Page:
What do you have in common with rodents, birds, and reptiles? A lot more than you might think. These creatures have organs and body systems very similar to our own: a skeleton, digestive tract, brain, nervous system, heart, network of blood vessels, and more. Even so-called “simple” organisms such as insects and worms use essentially the same genetic and molecular pathways we do. Studying these organisms provides a deeper understanding of human biology in health and disease, and makes possible new ways to prevent, diagnose, and treat a wide range of conditions.
Historically, scientists have relied on a few key organisms, including bacteria, fruit flies, rats, and mice, to study the basic life processes that run bodily functions. In recent years, scientists have begun to add other organisms to their toolkits. Many of these newer research organisms are particularly well suited for a specific type of investigation. For example, the small, freshwater zebrafish grows quickly and has transparent embryos and see-through eggs, making it ideal for examining how organs develop. Organisms such as flatworms, salamanders, and sea urchins can regrow whole limbs, suggesting they hold clues about how to improve wound healing and tissue regeneration in humans.
Continue reading “Amazing Organisms and the Lessons They Can Teach Us”
Charmaine N. Nganje, PREP scholar at Tufts University in Boston.
Credit: Katherine Suarez.
Charmaine N. Nganje
Hometown: Montgomery Village, Maryland
Influential book : The Harry Potter series (not exactly influential, but they’re my favorite)
Favorite movie/TV show: The Pursuit of Happyness/The Flash
Languages: English (and a bit of Patois)
Unusual fact: I’m the biggest Philadelphia Eagles fan from Maryland that you’ll ever meet
Hobbies: Off-peak traveling
Q. Which NIGMS program are you involved with?
A. The Postbaccalaureate Research Education Program (PREP) at the Sackler School of Graduate Biomedical Sciences at Tufts University in Boston.
Continue reading “PREP Scholar’s Passion for Understanding Body’s Defenses”
Women have two X chromosomes (XX) and men have one X and one Y (XY), right? Not always, as you’ll learn from the quiz below. Men can be XX and women can be XY. And many other combinations of X and Y are possible.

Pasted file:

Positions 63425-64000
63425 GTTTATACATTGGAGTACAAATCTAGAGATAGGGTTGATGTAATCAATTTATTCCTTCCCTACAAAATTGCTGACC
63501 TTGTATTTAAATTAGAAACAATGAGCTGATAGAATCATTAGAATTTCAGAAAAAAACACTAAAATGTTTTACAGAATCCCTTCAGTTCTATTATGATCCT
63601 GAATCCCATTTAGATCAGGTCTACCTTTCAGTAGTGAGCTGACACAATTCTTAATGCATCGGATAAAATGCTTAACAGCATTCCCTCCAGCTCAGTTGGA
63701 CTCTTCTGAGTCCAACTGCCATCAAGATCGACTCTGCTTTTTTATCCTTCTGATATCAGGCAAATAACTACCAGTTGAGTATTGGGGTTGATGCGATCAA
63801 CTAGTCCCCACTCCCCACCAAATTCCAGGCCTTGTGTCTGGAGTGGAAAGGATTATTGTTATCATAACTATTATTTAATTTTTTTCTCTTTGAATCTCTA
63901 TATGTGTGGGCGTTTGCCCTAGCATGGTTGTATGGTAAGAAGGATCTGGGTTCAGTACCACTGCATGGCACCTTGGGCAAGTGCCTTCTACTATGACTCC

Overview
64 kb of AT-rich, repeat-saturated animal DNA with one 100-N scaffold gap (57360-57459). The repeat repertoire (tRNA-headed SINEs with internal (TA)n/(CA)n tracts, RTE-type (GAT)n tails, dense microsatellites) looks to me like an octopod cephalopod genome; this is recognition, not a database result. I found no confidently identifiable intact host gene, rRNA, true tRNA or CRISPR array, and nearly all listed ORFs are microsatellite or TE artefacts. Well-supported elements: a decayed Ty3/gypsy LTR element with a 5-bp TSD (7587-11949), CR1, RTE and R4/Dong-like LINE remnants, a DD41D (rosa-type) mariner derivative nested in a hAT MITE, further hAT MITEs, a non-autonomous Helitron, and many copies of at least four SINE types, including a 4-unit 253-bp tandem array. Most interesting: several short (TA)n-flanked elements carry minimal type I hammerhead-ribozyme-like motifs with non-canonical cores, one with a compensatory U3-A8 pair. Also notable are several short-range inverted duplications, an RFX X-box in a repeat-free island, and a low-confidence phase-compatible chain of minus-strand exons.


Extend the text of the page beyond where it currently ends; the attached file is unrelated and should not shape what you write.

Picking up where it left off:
Continue reading “Chromosomally speaking, what do you know about sex? Take a quiz to find out.”
Cover of Pathways
NIGMS and Scholastic, Inc., have collaborated to bring you Pathways, a collection of free resources that teaches students about basic science, its importance to human health, and research careers that students can pursue.
Continue reading “Pathways: New Scholastic Resources on Basic Science and Career Paths”
Happy Fat Tuesday!
On this day, celebrated in many countries with lavish parties and high-fat foods, we’re recognizing the importance of fats in the body.
You’ve probably heard about different types of fat, such as saturated, trans, monounsaturated, omega-3, and omega-6. But fats aren’t just ingredients in food. Along with similar molecules, they fall under the broad term lipids and serve critical roles in the body. Lipids protect your vital organs. They help cells communicate. They launch chemical reactions needed for growth, immune function, and reproduction. They serve as the building blocks of your sex hormones (estrogen and testosterone).
Here we feature five of the hundreds of lipids that are essential to health.
Continue reading “Five Fabulous Fats”
When you think of blood, chances are you think of the color red. But blood actually comes in a variety of colors, including red, blue, green, and purple. This rainbow of colors can be traced to the protein molecules that carry oxygen in the blood. Different proteins produce different colors.
Continue reading “Roses are red and so is . . . blood?”
In a previous post, we highlighted two NIGMS-funded winners of the 2018 Presidential Award for Excellence in Science, Mathematics and Engineering Mentoring (PAESMEM ). For January’s National Mentoring Month, we tell you about other awardees: J.K. Haynes, Virginia Shepherd, and Maria da Graça H. Vicente.
Continue reading “NIGMS Grantees Receive National STEM Mentoring Award”
Brain injuries, cancer, infections, and wound healing are some of the complex and pressing
health concerns we face today. Understanding the basic science behind these diseases and biological processes is the key to developing new treatments and improving patient outcomes. Physician scientists—medical doctors who also conduct laboratory research—are essential to turning knowledge gained in the lab into innovative treatments, surgical advances, and new diagnostic tools.
In this blog, we highlight the work and impact of three surgeon scientists funded by NIGMS at different stages in their careers: Dr. Nicole Gibran (current grantee), Dr. Rebecca Minter (former grantee), and Dr. Carrie Sims (former grantee). Their work, despite the historical underrepresentation of women in the physician scientist training community, has led to revolutionary surgical treatments, new therapeutics, better screening, and improved quality of life for patients.
Continue reading “How Three Physician Scientists Are Taking Strides to Improve Our Health”